There are so many changes when you have your first baby: relationships, sleep quality, finances, schedules, household responsibilities, and room setups. When you have another baby, aspects of your life change even more and your older children experience the changes along with you.
Big life changes can overwhelm children just as they do adults. Becoming an older sibling is a lot for a child to process. As a parent, you have the opportunity to help your children navigate the changes that come with a new household member.
1. Spread out the Changes
A lot of change all at one time can be overwhelming for anyone. If possible, it’s a good idea to spread out changes at home before the baby arrives. That way the older child doesn’t have to go through as many changes. This might look like setting up the new nursery or baby furniture a few months early, so your older child has time to get used to the change in the home.
2. Talk to Your Child About Your New Baby
As adults, we like to know what to expect when things are going to change and children are no different. During pregnancy talk to your child in an age-appropriate way about:
- The fact that they will have a new baby sibling.
- Who will take care of them while you are in labor and giving birth?
- Common newborn behaviors (E.g. Infants cry and nurse a lot. Newborns don’t move or play much the first couple of months.)
- Where the new baby will sleep after they are born.
- How your daily schedule may change.
- How your love for them will not change.
3. Get a Gift for the Older Sibling
Your new baby is going to get a lot of attention from the adults in your older child’s life. Your child picks up on the fact that their new sibling has caused a lot of change. It’s a good idea to have a small gift for your new baby to give your older child (E.g. sticker pack, book, stuffed animal, action figure). Think of it as your baby working to win them over from the get-go. It’s like when new parents fly with a baby and give the other passengers candy, earplugs, and a cute note stating they’re on a plane with a first-time flyer and thanking them in advance for their patience.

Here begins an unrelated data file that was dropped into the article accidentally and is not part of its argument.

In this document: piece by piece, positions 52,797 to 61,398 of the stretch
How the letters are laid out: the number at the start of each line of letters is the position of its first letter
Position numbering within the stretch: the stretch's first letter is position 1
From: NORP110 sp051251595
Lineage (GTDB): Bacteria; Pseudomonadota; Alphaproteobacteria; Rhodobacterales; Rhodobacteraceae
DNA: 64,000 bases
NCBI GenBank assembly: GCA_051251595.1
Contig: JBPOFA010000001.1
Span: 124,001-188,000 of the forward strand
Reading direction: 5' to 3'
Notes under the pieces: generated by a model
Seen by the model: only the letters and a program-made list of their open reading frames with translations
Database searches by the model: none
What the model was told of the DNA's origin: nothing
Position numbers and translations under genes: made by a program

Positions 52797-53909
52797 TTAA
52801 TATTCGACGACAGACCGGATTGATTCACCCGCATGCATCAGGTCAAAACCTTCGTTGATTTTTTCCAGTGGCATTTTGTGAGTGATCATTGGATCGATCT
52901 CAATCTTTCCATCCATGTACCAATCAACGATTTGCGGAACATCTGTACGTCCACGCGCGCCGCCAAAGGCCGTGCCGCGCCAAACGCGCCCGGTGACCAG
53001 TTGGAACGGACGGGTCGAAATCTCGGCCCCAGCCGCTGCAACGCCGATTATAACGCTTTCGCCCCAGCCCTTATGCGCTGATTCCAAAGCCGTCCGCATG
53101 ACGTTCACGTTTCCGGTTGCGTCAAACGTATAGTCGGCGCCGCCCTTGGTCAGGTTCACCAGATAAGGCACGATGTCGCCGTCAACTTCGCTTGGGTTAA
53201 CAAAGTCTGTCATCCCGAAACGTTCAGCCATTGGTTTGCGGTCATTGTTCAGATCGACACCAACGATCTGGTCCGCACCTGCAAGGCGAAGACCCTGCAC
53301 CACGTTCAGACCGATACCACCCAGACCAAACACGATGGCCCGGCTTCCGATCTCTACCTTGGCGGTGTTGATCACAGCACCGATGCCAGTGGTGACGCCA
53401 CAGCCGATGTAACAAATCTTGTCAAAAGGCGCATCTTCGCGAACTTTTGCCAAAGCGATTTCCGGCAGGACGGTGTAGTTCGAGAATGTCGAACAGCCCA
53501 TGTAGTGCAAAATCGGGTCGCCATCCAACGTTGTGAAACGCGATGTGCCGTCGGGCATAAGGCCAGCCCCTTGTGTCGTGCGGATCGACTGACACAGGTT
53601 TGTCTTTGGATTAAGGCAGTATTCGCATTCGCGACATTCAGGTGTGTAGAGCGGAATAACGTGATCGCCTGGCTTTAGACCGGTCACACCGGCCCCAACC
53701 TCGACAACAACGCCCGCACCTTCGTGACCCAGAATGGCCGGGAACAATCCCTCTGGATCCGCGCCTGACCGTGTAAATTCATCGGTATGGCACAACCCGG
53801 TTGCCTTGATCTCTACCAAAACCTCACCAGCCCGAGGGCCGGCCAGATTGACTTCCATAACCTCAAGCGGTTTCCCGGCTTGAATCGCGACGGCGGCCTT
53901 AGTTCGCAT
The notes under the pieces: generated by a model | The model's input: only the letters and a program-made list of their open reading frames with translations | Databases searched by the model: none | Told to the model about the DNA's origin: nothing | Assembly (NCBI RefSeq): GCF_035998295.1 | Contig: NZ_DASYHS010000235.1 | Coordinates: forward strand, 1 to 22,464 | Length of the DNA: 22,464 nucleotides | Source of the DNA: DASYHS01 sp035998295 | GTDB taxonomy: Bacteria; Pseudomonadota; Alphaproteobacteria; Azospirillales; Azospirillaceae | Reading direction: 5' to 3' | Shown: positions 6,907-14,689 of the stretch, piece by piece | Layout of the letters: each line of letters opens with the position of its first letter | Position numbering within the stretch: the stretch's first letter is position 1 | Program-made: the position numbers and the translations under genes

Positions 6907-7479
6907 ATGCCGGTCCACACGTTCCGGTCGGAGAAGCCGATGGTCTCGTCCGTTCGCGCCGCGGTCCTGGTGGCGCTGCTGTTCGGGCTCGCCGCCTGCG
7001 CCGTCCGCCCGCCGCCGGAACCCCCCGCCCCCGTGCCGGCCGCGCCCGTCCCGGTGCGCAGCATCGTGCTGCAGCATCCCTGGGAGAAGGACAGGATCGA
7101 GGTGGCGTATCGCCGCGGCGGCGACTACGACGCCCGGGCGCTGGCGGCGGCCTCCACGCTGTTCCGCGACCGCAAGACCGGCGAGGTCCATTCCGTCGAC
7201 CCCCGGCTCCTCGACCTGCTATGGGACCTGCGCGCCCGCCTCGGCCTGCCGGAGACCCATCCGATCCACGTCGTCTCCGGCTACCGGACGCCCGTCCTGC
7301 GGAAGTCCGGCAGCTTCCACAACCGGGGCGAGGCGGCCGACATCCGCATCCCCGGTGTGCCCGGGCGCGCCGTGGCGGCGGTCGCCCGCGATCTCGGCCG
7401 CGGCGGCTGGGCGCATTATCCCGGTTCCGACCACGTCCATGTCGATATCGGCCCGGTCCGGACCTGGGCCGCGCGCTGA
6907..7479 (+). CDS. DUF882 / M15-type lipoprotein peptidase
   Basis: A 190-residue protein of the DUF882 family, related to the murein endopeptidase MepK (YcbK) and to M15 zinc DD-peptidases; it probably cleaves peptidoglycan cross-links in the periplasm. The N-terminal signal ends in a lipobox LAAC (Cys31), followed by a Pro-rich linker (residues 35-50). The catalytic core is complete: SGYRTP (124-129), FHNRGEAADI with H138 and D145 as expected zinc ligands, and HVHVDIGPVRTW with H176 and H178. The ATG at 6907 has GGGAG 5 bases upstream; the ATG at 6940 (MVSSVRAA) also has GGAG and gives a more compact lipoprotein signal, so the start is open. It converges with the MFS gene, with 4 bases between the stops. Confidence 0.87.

4. Plan out the Sibling Meet and Greet
I know there is a lot on your plate when it comes to labor and delivery, but try to plan out when your children are introduced. If you have a toddler, try to plan around nap time. A meet and greet with a tired and cranky child won’t go well. It’s also okay if they don’t meet their new sibling until you come home from the hospital or birthing center. Do what's best for your recovery and your family as a whole.
5. Highlight Positive Behaviors During Their First Meeting
Coach your older child on how to interact with their new sibling. For younger children, you can also ask whoever is watching them while you deliver to talk to them about how to act when they meet the baby and what to expect. Here are some ideas you could use depending on your child’s age and comprehension:
- Baby can’t hold their head up, so you need to keep your hand under their head.
- Tell mommy when you’re all done holding baby.
- We have to sit still when we hold baby.
- Use an inside voice to talk to baby.
- Use soft hands to touch baby.
6. Keep Your Arms Open for Your Oldest
If possible, have someone else hold your baby or place them in a bassinet when your other child sees you for the first time after delivery. That way you can hug, greet, and give your older child your full attention.
7. Encourage Your Older Child to Talk to Your Baby
Your older child doesn’t have to wait until the baby is born to start talking to them. Explain to your child that your baby can already hear when someone talks to them from inside your belly. When you start feeling your baby move, you can also help your child feel the baby move by touching your belly.
Once your baby is born, encourage your older child to talk to them. You can give them different ideas for what they could tell their sibling, such as telling the baby something fun they did at school that day, reading to them, or showing the baby their toys.
8. Spend Quality Time With Your Older Child
It's common for children to feel jealous when a new baby joins the family because the baby takes a lot of attention and care. Spending one on one time with your older child goes a long way to help them feel seen, loved, and cared for. It can be as simple as reading a story or playing a game with just them. It can also look like you and your partner coordinating so that you can take your older child on an outing just for the two of you. You can go to the library together or get ice cream.
9. Validate Your Older Child’s Emotions
It’s okay for your older sibling to feel a wide range of emotions about a new baby joining the family. They may feel:
- Excited to meet the baby.
- Nervous about how their life will change.
- Afraid that you or another caregiver won’t love them as much anymore.
- Angry that you are bringing another child home.
- Worried that they aren’t good enough, so you had another baby.